...And Oceans

Lately, much ado has been made regarding what constitutes the respective “waves” of black metal – in particular, the third wave. Roughly, among this “wave,” then: Mayhem’s Grand Declaration of War, Satyricon’s Rebel Extravaganza, Zyklon’s debut, and recent works by Dodheimsgard and Thorns.

Although keeping in line with Finland’s fine tradition of weirdness (Beherit, Impaled Nazarene, Amorphis, et. al.), …And Oceans have hardly been regarded in such ranks – until now. The Finns’ fifth record thus far, Allotropic/Metamorphic – Genesis of Dimorphism (AKA, AM GOD) finds the band on the precipice of grander ambitions. But keenly note grander: Despite …And Oceans’ “far out” reputation and Century Media’s patently patronizing push of this debatable fact, AM GOD is neither greatly ahead nor behind the aforementioned and, above all, hints at what could’ve been/should’ve been/might be.

Not necessarily inconsistent as it is too consistent categorically, AM GOD essentially takes the time-tested tenets of black metal – ambient blastbeaten speed, thrashier down-tempo shifts, screeched/rasped vox, and exquisitely chilled atmosphere – and shellacs them in a decidedly postmodern aura. The foremost element of this aura, Plasmaar’s keyboards conjure spectral shades of atmosphere that work on a similarly integral level as Crematory’s: elaborating the idea at hand through pristinely placed notes but never acting as mere ornamentation through washed-out chords (see the equally stellar “Tears Have No Name” and “Intelligence is Sexy”). Likewise, guitarists Tripster and 7even 11 (huh?) coax from their fretboards arid leads evocative of barren, desolate desertscapes, particularly on “Postfuturistika” and “White Synthetic Noise” – at times, reminiscent of the unfuckwithable Primordial or, further still, Rotting Christ.

However, in a more accurate sense, these elements are all too infrequent, and even though what is left is a fairly top-notch straight-up black metal record, it’s still just that – a straight-up black metal record – with a few “quirks” that, because of their infrequency, look more like afterthoughts. And the technofied closer, “New Model World”? Yet another afterthought, forlornly tacked onto the album to make the whole appear “weirder.” (Side note: Not that techno or electronica are inherently flawed – because they’re not – but when integrating influences from either genre into their respective sounds, why do most black metal bands just end up with something sickeningly close to those horrific 140 BPM comps, circa ’94? Why not integrate elements from Autechre, Squarepusher, u-Ziq, or Aphex Twin, stuff that’s infinitely more challenging and consequently more aesthetically compatible with metal? Word to the wise, folks!) Again, AM GOD is a fine record in its own right, but it’s much too across-the-board normal to deliver …And Oceans into the same spotlight as modern Mayhem, Satyricon, and the other aforementioned bands. Had the album been more schizophrenically inconsistent, perhaps it would be a contender in the twisted-genius game and subsequently better illuminate the path for new millenium black metal.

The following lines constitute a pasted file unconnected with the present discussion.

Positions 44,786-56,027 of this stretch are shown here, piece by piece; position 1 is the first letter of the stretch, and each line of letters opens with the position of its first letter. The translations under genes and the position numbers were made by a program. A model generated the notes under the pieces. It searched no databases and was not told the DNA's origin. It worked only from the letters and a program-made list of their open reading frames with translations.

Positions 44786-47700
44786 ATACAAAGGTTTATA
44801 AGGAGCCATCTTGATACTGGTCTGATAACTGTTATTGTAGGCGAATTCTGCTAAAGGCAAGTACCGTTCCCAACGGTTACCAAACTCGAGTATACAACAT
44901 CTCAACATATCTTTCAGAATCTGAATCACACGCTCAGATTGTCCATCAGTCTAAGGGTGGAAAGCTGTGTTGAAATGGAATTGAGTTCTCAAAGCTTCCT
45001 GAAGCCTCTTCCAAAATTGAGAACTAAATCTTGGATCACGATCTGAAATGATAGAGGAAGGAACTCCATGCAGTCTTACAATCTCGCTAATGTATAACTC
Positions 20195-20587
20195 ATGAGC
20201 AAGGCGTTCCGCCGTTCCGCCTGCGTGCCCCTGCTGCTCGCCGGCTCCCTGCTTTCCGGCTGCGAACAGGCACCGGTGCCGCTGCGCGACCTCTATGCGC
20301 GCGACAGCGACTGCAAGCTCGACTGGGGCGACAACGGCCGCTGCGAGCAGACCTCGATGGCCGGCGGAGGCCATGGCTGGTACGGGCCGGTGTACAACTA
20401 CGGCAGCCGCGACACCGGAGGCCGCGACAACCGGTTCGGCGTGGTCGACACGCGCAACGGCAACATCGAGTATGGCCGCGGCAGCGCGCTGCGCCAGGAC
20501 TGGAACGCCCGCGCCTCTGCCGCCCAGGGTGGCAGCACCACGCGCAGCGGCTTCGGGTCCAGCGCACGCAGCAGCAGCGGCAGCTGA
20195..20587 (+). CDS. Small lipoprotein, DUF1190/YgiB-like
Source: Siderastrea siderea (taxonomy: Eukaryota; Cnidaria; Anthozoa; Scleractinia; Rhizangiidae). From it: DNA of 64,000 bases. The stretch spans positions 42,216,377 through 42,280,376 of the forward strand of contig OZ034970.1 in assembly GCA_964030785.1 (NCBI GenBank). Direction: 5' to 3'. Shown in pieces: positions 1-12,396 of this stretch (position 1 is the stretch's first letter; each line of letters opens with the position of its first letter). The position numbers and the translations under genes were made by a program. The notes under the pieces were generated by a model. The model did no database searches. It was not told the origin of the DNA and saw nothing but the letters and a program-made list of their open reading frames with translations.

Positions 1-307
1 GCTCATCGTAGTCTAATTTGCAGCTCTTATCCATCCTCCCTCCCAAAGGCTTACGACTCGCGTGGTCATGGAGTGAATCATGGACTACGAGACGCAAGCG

Sure, this all sounds calculated, but that’s precisely what makes those bands the leaders, not followers, of this so-called “third wave”: calculation. A trend it may be, but it’s certainly one worth supporting, namely because it points the way toward the future – at this point, …And Oceans are merely riding the wave.

[Visit the band's website]
Written by Nathan T Birk
March 1st, 2001


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